Campus & Community

Partnerships sought at AIDS conference:

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KSG conference first of four to outline business roles in fighting epidemic

John Ruggie, Kate
After participating in the workshop, John Ruggie (left), director of KSG¹s Center for Business and Government, and Kate Taylor, senior project manager, Global Health Initiative, speak at a press conference.

Harvard faculty huddled with business, government, and nonprofit representatives last week at the Kennedy School of Government in an effort to forge new partnerships in the global fight against AIDS.

The two-day workshop, “HIV/AIDS and Business in Africa and Asia: Building Sustainable Partnerships,” was an effort to enlist some of the world’s largest companies in the fight against a disease that is ravaging sub-Saharan Africa and which experts say is poised to rampage across Asia.

“AIDS is one of the greatest leadership challenges of our time,” said Peter Piot, executive director of the United Nations Programme on HIV/AIDS. “One of the main lessons we’ve learned in the last 20 years is that governments have a leading role to play but they can’t do it alone. They are doomed to fail.”

Piot, who delivered the workshop’s keynote speech at the ARCO Forum on Feb. 20, said that the fight against AIDS has greater chance of success if the skills and resources of the business community are brought to bear in the battle.

Not only can a company’s core focus – such as pharmaceuticals – help the struggle, Piot said, but their other abilities in distributing products and messages can also be of critical value.

The conference was the first of four planned to enlist corporate support around the world. Future sessions are planned for China in April, South Africa in June, and at Harvard again in September. Companies included in last week’s workshop included some of the world’s largest, such as the Coca-Cola Co., DaimlerChrysler, Exxon Mobil Corp., General Motors, Heineken NV, Pfizer, and Levi Strauss & Co.

Along with those businesses were representatives of several organizations active on the AIDS issue, including the International AIDS Vaccine Initiative, the Network of African People Living with HIV/AIDS, Oxfam, the government of South Africa, the United Kingdom Department for International Development, and the U.S. State Department. Harvard’s Kennedy School, Business School, and School of Public Health, and the Harvard AIDS Institute collaborated as organizers. The workshop was sponsored by Harvard, the United Nations Programme on HIV/AIDS and the World Economic Forum.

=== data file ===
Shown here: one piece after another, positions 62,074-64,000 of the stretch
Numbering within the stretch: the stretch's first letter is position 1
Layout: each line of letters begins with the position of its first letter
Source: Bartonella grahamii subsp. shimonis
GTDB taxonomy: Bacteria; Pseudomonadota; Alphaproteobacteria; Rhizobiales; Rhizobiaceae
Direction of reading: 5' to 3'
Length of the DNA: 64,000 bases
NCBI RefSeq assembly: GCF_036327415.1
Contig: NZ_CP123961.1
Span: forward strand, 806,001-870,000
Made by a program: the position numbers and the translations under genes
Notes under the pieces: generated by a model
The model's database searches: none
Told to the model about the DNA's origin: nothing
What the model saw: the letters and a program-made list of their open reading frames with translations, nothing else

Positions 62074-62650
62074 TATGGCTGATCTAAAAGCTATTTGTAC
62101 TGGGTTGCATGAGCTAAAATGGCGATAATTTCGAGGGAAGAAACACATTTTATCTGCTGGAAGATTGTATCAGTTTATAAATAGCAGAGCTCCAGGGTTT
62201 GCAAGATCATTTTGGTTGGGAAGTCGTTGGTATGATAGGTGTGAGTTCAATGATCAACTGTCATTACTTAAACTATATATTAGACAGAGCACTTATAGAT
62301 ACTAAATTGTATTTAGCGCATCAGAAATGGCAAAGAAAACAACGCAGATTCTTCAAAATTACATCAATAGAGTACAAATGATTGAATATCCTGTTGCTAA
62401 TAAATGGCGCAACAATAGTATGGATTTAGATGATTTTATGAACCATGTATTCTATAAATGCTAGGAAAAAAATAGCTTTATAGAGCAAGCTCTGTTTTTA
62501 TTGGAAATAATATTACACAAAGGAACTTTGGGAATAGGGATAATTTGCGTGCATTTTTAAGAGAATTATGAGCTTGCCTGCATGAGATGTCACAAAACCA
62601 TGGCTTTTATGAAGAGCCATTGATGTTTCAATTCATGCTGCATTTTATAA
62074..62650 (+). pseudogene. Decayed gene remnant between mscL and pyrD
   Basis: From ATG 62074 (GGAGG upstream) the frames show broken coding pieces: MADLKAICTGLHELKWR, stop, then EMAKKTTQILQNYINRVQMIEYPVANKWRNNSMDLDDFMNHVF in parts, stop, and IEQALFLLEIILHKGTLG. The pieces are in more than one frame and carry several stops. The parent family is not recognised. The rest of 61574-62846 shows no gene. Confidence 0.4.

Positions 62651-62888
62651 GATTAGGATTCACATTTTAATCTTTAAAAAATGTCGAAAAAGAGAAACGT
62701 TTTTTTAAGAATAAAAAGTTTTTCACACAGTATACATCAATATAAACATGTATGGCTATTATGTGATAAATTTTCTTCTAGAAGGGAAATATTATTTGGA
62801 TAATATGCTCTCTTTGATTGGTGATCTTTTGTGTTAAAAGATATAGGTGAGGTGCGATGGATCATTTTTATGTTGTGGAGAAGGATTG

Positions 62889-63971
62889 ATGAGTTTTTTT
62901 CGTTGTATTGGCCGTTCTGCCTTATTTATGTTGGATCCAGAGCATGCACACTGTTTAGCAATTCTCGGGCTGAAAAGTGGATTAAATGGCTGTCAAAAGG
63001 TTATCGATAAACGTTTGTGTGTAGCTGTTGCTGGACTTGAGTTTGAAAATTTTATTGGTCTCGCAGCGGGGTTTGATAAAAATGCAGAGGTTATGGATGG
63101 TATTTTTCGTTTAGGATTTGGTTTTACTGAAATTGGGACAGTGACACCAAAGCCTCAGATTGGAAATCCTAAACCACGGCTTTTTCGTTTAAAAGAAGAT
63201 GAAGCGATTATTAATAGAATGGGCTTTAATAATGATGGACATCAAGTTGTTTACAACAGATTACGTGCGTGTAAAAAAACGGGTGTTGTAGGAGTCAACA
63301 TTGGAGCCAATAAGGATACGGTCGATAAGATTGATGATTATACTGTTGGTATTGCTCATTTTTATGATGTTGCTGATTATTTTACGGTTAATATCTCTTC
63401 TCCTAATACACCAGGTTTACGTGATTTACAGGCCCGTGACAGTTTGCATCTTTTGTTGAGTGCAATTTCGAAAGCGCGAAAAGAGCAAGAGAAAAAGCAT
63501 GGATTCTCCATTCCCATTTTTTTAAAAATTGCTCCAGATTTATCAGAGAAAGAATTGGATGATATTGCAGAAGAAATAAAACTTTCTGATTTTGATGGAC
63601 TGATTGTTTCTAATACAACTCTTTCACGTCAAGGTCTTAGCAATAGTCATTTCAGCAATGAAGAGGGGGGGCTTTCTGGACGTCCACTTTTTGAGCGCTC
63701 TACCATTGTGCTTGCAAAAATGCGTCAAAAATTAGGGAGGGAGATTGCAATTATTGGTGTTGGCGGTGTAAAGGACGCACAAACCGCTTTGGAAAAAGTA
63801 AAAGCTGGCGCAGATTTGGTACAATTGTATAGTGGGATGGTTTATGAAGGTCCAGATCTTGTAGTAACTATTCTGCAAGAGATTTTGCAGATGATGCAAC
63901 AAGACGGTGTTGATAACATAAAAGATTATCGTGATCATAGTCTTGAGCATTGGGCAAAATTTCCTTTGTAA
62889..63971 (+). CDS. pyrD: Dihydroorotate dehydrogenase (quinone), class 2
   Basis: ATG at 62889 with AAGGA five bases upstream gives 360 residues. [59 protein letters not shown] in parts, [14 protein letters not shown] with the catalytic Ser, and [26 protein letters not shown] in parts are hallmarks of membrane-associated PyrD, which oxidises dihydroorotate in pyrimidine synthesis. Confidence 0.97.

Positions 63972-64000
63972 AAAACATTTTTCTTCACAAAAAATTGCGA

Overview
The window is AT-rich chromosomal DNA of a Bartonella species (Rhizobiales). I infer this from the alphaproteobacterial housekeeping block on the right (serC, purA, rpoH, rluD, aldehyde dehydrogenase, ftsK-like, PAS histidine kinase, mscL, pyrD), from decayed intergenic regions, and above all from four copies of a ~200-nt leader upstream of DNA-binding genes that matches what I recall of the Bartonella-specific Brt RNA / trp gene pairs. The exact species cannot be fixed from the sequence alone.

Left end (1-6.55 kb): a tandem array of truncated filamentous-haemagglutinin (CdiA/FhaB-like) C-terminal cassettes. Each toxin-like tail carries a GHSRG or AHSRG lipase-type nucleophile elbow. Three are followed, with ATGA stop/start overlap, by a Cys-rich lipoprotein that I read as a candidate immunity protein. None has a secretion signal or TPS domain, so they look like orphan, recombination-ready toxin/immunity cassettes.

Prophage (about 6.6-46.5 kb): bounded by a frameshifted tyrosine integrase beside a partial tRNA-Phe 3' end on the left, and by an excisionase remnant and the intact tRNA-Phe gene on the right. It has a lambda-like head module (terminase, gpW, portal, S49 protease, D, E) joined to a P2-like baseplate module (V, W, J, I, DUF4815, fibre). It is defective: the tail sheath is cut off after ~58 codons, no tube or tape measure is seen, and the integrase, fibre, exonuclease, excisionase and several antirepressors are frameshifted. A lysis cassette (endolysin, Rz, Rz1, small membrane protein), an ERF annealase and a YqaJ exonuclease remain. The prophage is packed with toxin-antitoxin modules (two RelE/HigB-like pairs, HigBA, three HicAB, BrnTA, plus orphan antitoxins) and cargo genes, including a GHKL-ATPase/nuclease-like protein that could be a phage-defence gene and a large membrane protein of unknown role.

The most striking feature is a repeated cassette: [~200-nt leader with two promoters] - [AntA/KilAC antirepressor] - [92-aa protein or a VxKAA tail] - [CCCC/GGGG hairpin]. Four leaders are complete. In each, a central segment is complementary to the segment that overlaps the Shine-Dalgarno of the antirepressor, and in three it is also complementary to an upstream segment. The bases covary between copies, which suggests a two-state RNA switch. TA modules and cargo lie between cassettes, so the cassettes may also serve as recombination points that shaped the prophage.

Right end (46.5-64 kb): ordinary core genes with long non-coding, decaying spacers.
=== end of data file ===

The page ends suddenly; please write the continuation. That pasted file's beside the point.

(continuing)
The workshop, much of which was conducted in closed-door sessions, was intended to build trust among participants, according to John Ruggie, co-chair of the event and director of the Kennedy School’s Center for Business and Government. He said future sessions in China and in South Africa are intended to address issues and problems specific to those countries before the final wrap-up session at Harvard in September.

The focus on Asia is important, workshop leaders said, because signs point to that region, and particularly India and China, two of the world’s most populous nations, as the next AIDS hot spot. Experts believe that those two countries are showing the same characteristics Africa did 10 or 15 years ago, and that within a decade 100 million people worldwide could be infected with the AIDS virus.

Corporate involvement in the battle against AIDS is not unheard of. Several companies that participated in the workshop have factories and other operations in African nations fighting the disease. Piot said those companies have traditionally provided health clinics for their workers and many are already engaged in the battle against AIDS.

In fact, the point of last week’s workshop was not to convince the attending companies to join in the fight, but to enlist their help to convince others to do so. The companies that attended have already been persuaded to help fight the disease.

“We’re using companies to talk to companies,” Piot said. “We need champions.”

Most of the workshop’s conversation centered on how to reach other companies and on what the proper role of business should be, organizers said. Once an effective strategy has been found, it can be used as an example to encourage others and convince them that they can make a difference.

“The practicalities of how to do this are really tough,” said Kate Taylor, associate director of the World Economic Forum’s Global Health Initiative. “This is a big challenge for business. How can you do so much but not do everything?”